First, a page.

In conversation with Prayojana member Dr. Kamala Viswananthan, writer, professor, and counselor
What did you want to be when you grew up? What has your professional journey been like?
I did very well in my 10th and 12th and I wanted to become a doctor. But my father did not allow me to become a doctor because he said he would have to look for a more qualified person or doctor to marry me!! My aunt Dr Padmavathi, who is a doctor, encouraged me and without my father's knowledge I signed the application form and sent it to the university. But my father continued to refuse. I was very disappointed, and for one week, I didn't eat, did not speak to anybody, did a lot of drama, but it did not work! My father said he would get me all the qualifications for me and my sisters so that in case there is any need to work, we could. So I did B. Sc. Botany. After that, I wanted to do M.Sc. Botany because I liked the subject, but my father said ,“No, don't want my daughters to have any professional qualifications!” My professor came home and begged my father to allow me, but he said “No, if they want they can do B.Ed.” so I gave up and did that. It was the 1960s and that’s how things were then!
Once I finished, I started working, against my father's wishes! I took up teaching and I found I really liked teaching! Then I got married and came to Chennai. My Hindi was good, having lived in Bareilly, and Biology was my main subject. I took up a job in a small school, and after several years of teaching I joined Mahalakshmi School in Besant Nagar as Vice Principal and worked for close to five years there. Then I joined Sankara School where I worked for ten years.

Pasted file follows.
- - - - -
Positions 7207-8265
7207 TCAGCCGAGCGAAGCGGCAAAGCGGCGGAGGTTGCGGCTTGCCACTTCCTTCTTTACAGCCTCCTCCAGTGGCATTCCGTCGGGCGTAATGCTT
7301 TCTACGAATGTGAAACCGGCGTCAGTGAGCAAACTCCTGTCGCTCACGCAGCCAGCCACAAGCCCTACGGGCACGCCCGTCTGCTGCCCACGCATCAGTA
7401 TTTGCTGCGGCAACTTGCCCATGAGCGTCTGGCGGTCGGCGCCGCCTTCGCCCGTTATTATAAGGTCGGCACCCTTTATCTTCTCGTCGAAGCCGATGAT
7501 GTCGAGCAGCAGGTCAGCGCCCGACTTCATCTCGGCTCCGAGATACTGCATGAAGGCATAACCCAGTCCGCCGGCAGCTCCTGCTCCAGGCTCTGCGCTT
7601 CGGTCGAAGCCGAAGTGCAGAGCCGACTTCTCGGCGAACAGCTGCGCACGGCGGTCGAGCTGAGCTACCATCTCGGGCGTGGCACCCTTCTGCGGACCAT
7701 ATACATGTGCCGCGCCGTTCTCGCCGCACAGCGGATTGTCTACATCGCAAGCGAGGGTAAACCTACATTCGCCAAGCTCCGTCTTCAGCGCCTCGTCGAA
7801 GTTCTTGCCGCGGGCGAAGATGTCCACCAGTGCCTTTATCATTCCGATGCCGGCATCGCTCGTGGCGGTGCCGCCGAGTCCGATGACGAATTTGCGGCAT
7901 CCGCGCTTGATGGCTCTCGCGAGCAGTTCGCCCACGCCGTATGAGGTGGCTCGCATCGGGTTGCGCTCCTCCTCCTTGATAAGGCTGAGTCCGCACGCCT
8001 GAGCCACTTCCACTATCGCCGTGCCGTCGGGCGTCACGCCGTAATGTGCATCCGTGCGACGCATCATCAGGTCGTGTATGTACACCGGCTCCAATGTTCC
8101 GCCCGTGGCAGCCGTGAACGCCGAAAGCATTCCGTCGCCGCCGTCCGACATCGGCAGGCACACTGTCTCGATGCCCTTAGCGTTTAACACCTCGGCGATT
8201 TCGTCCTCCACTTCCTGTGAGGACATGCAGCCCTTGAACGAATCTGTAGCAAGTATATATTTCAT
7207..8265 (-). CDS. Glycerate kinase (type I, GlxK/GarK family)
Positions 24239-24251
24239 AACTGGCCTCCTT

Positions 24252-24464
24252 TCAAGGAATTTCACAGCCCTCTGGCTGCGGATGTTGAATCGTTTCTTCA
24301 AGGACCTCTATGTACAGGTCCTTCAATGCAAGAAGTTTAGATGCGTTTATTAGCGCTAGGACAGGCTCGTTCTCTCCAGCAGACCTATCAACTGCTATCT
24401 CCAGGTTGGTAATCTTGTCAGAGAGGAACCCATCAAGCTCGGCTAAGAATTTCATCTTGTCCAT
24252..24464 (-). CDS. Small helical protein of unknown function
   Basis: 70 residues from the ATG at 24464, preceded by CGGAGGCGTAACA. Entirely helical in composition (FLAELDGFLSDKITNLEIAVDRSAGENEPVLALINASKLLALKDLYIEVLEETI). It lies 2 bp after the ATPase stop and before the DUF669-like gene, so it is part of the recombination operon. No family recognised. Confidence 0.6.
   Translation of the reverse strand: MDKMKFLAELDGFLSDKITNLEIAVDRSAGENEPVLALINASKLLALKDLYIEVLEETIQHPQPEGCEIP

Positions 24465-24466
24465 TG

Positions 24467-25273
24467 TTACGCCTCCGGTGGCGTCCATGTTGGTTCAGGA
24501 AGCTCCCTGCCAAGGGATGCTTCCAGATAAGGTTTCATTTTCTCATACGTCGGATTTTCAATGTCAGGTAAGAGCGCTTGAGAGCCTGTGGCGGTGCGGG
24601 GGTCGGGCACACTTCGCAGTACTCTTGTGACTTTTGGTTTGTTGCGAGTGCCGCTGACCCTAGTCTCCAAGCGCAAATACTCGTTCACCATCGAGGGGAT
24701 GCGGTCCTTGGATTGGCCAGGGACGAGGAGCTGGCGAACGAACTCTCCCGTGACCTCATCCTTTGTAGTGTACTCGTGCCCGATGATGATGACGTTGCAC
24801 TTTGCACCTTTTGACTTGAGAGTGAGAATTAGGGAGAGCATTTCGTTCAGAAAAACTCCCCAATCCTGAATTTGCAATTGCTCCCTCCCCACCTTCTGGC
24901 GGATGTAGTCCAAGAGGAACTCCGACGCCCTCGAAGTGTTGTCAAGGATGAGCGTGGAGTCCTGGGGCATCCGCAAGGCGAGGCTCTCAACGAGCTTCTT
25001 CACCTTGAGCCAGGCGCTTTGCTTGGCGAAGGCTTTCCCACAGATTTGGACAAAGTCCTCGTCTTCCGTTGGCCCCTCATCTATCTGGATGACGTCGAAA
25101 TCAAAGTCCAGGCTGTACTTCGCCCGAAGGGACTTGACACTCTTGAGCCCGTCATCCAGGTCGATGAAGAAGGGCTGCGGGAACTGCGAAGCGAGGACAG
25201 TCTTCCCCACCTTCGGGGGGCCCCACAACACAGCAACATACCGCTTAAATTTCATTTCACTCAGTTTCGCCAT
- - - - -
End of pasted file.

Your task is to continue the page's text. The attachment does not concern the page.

While I was working in Sankara School, I did M.A. in Hindi. Since I had to take care of my family (two daughters and my in-laws), I took it up as a private candidate from Hindi Prachar Sabha. Financial status was such that I could not quit my job and take up studying, I had to do it while working.
With my father-in-law’s encouragement I took up a temporary position in Stella Maris College and after some initial hiccups, I worked there for sixteen years. I later did M.Phil. & Ph.D. and got a doctorate after all, just in Philosophy, not medicine!
In between my teaching positions, I took up writing Hindi grammar books, which have been published and distributed to schools. In the south, since we do not speak Hindi at home, learning is difficult since there's no one at home to help. I have tried to make it creative, so students can learn from the book themselves without help from parents. Many books were sold and have been well received.
Over the years, I taught for a total of thirty four years, during the course of which I met and taught a variety of students, many of whom still come see me! Two years before retirement, we started spoken Hindi class, which was a six-month semester course that became very popular. When I used to visit my daughters in the US, often I would run into my ex-students in airports and unexpected places, and they would tell me how useful the spoken Hindi was to them!
While I was teaching in college, we (most teachers) would have to go undergo counselling training. One of the trainers, Dr Verma told me I would make a good counsellor. I did an MS in Psychotherapy & Counselling after my retirement. I also got trained in Reiki, pranic healing so I can help more people.
My ambition is to bring happiness into the lives of people.
What was the first thing you bought with your own money?
My father was a big shot, he was a financial advisor in a company and so was earning well. But he did not let us enjoy that money. He was very strict. He taught me how to handle money, and how to spend. When I got married, my financial status was bad, but I could manage because in my house we had no servants, no gas. We were not used to luxuries; my father had taught us how to live simply.
First thing I did when I got money was to spend lavishly on my brothers and sisters. I'm the second child - I have an older sister, and a younger sister, and three younger brothers. With my first income, I bought new clothes for all in my family! I was so happy to have money. Sometimes if my father would get angry & scold someone, I would say “Come, I will buy it for you!”